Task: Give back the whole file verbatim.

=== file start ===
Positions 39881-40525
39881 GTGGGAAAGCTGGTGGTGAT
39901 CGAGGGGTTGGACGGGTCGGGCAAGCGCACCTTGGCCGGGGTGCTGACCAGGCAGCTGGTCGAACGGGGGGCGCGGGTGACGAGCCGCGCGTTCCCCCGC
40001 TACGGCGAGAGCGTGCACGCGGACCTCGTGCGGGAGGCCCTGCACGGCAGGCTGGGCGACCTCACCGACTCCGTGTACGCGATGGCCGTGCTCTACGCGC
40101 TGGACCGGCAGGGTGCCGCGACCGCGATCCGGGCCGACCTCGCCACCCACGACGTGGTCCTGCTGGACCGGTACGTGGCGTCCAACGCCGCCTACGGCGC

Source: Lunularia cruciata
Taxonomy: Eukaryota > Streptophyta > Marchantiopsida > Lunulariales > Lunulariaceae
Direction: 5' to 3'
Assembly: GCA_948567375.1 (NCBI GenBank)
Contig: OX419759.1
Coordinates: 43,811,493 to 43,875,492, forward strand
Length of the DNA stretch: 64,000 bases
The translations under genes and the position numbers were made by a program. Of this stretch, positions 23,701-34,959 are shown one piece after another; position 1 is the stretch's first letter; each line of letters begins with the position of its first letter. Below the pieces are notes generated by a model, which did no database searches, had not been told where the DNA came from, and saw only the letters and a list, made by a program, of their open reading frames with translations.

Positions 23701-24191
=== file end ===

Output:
Positions 39881-40525
39881 GTGGGAAAGCTGGTGGTGAT
39901 CGAGGGGTTGGACGGGTCGGGCAAGCGCACCTTGGCCGGGGTGCTGACCAGGCAGCTGGTCGAACGGGGGGCGCGGGTGACGAGCCGCGCGTTCCCCCGC
40001 TACGGCGAGAGCGTGCACGCGGACCTCGTGCGGGAGGCCCTGCACGGCAGGCTGGGCGACCTCACCGACTCCGTGTACGCGATGGCCGTGCTCTACGCGC
40101 TGGACCGGCAGGGTGCCGCGACCGCGATCCGGGCCGACCTCGCCACCCACGACGTGGTCCTGCTGGACCGGTACGTGGCGTCCAACGCCGCCTACGGCGC

Source: Lunularia cruciata
Taxonomy: Eukaryota > Streptophyta > Marchantiopsida > Lunulariales > Lunulariaceae
Direction: 5' to 3'
Assembly: GCA_948567375.1 (NCBI GenBank)
Contig: OX419759.1
Coordinates: 43,811,493 to 43,875,492, forward strand
Length of the DNA stretch: 64,000 bases
The translations under genes and the position numbers were made by a program. Of this stretch, positions 23,701-34,959 are shown one piece after another; position 1 is the stretch's first letter; each line of letters begins with the position of its first letter. Below the pieces are notes generated by a model, which did no database searches, had not been told where the DNA came from, and saw only the letters and a list, made by a program, of their open reading frames with translations.

Positions 23701-24191